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How To Make Pickled Green Tomatoes
Growing and Pickling Garden Vegetables
For nearly three decades, our city has rented garden plots to individuals and families very inexpensively. The plots of land are located in city-owned vacant lots and the unencumbered areas beside freeway on ramps and off ramps.
In Detroit, abandoned properties have been tilled and planted with increasing numbers of fruit and vegetable gardens each year in the 2010s, with the result that urban farmers markets are springing up downtown. Many cities are taking advantage of unused land this way.
Some Garden Plots In My City
Just south of this address, the green space is plowed for individual garden plots each spring for community members.
Until the lands were needed for new construction projects, or city landscaping for beautification with trees and flowers, these areas around the city were full of gardens. It was here that I learned to garden and can or preserve the resulting produce with help from the local library and Extension Service. Finally, I could use some of my old time recipes collected through the years.
Today, some supermarkets and specialty grocery stores sell green tomatoes throughout the year, so the recipes below are handy for a longer time than the few months of the summer or the harvest season. Home gardens can be more productive than imagined, yielding enough produce to give away to friends and local food banks.
Making some green tomato pickles during the summer can help cut down on the number of tomatoes that may be wasted from over production, and the attractive finished jars can be given as gifts.
Pickled Green Tomatoes
Cook Time: Green Tomato Dill Pickles
- Enough tomatoes for six quart-sized canning jars full of Green Tomatoes, small size and firm. If larger, cut tomatoes in half or quarters.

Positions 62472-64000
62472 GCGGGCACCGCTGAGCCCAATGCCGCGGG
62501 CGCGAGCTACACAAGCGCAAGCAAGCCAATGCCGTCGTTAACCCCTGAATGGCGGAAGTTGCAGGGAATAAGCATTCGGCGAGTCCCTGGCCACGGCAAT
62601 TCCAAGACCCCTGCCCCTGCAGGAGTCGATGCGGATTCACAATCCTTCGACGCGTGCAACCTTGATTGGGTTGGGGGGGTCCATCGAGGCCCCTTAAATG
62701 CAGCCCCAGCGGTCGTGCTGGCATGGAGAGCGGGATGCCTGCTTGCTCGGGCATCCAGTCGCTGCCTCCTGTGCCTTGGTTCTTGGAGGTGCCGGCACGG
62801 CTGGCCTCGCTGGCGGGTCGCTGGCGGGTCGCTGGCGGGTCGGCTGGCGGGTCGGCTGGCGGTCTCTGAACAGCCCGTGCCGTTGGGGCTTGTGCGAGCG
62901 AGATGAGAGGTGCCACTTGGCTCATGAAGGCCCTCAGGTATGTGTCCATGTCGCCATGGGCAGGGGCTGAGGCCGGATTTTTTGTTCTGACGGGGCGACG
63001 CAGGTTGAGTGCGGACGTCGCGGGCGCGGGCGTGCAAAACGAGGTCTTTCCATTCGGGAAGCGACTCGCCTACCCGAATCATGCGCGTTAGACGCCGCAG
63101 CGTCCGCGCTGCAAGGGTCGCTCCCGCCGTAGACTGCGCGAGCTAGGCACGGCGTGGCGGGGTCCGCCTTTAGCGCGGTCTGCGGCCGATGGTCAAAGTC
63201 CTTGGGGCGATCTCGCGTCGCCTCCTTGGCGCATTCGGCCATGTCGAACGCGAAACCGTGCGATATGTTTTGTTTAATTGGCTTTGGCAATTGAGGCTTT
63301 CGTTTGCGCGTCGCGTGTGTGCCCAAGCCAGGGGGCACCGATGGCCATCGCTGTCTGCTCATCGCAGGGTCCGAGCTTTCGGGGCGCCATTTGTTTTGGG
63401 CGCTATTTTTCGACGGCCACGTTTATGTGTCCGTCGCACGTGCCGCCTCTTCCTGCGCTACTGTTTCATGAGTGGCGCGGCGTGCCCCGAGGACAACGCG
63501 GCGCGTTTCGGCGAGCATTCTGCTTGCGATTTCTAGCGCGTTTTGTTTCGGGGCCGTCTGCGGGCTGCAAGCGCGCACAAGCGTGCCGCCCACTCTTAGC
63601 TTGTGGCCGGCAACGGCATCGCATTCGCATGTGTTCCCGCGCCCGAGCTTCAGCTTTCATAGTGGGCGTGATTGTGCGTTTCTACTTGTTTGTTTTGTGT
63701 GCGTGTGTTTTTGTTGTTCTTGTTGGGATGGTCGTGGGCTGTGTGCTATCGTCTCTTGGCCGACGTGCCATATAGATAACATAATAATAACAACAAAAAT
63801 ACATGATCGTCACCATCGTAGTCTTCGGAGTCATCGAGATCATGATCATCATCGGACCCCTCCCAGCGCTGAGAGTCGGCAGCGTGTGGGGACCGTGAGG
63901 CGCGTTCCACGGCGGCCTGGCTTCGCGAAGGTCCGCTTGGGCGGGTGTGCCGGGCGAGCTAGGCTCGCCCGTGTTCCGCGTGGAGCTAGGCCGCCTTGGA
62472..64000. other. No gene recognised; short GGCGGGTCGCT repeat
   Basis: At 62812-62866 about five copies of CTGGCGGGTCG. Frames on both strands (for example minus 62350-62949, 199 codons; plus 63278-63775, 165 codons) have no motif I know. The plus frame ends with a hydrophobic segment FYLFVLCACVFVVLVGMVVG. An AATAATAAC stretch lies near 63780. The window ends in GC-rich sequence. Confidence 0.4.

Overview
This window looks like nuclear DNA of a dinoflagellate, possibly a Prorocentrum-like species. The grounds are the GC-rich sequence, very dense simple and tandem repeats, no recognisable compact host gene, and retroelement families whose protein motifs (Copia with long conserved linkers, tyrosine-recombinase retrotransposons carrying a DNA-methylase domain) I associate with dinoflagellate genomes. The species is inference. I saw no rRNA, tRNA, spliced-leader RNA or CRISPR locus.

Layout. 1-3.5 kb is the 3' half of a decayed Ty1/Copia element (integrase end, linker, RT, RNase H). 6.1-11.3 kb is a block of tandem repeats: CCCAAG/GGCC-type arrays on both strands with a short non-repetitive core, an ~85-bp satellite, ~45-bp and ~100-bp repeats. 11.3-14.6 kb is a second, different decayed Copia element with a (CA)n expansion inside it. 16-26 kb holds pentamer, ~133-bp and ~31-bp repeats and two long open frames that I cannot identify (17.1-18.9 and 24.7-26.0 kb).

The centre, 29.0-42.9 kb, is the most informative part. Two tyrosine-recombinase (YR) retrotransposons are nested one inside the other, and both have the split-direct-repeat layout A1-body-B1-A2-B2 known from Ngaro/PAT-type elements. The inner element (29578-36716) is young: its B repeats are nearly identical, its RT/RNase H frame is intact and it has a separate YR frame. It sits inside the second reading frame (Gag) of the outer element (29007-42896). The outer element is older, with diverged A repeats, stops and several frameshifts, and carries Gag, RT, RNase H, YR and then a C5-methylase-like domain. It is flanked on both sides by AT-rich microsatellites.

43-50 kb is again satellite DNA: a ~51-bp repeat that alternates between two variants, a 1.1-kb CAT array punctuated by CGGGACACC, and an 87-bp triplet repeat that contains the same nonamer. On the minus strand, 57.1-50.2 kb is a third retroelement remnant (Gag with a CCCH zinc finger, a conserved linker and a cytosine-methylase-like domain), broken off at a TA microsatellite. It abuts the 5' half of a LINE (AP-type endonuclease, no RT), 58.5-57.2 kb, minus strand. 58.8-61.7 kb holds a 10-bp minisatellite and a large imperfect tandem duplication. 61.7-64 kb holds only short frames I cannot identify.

- 6 Ribs of Celery, washed and cut to 2-in lengths.
- 6 Green Bell Peppers (rather small), washed, seeded, cut into quarters.
- 6 Garlic Cloves, Peeled
- 2 Quarts Water
- 1 Quart White Vinegar
- 1 Cup Pickling Salt
- Handful of fresh Garden Dill, adjust to your taste.
Instructions appear after a few tips below.
One good thing about canning these pickles is that you can use the 6 Quart Jars called for by the recipe, or use 12 Pint Jars. They all make attractive gifts with a simple bow tied around the neck of the jar.
An old tradition in my area is that when you receive a gift of home canned goods, you return the canning jar packed with something else. This can be your own garden produce, candies, nuts, or something else appropriate as a gift to your friend and the season of the year.
To can these Green Tomato Dill Pickles, you will be using a Hot Water Stove Top Canning Method with a large pot, a wire rack inside for the jars to sit on, and a lid. A pressure cooker is not needed for these pickles!
The higher your town's elevation above sea level, the longer the processing time need in the hot water bath:
- Up to 1,000 feet above sea level = 15 Minutes
- 1,000 - 6,000 feet = 20 Minutes
- Over 6,000 feet = 25 Minutes
- For Below Sea Level, use 15 Minutes.
- For Higher Altitudes, call your local college's Extension Service and they can help.
- Wash the quart or pint jars in hot water or run them through the dishwasher to sterilize.If hand washed, set jars upside down on a clean kitchen towel on the counter.
- Pack washed tomatoes in hot jars.
- Set jors right side up and into each Quart Jar, place 1 garlic clove, 1 celery rib and 4 quarters of a green pepper. If using Pint Jars, physically cut everything in half to have enough for 12 jars.
- Pour water, vinegar, and salt in a large saucepan over medium high heat; stir, and then break up the dill somewhat into the brine. Allow to boil for 5 minutes. Remove from fire and set up a large stock pot for a Hot Water Bath, filling with water, placing rack inside, and allowing to boil.
- Pour hot brine over the produce in the jars, leaving ½ inch head room at the top.
- Remove any air bubbles from each jar by inserting a clean table knife into the jars to the bottom and add more brine, if needed; still leave the same amount of head room. Make sure some dill is in all of the jars.
- Wipe the rims of the filled jars with a damp clean cloth.
- Place the two-piece metal canning lids and tighten lids about half-way.
- Place jars in the hot water bath and cover; boil for the prescribed time.
turn off fire, remove jars with tongs to the clean towel on the counter and wait to hear the "pop" of the lids sealing.
- Tighten screw-down part of lids and place in cool dry place when cooled.
More Green Tomato Recipes
- Health Benefits and Best Recipes For Green Tomatoes
Ohio is a tomato state, but so are others - like California. We love red tomatoes, even rich black types, but enjoy green ones while thinking they are less healthy than their ripe siblings. Not so!
Other Pickling Recipes You Might Enjoy
© 2012 Patty Inglish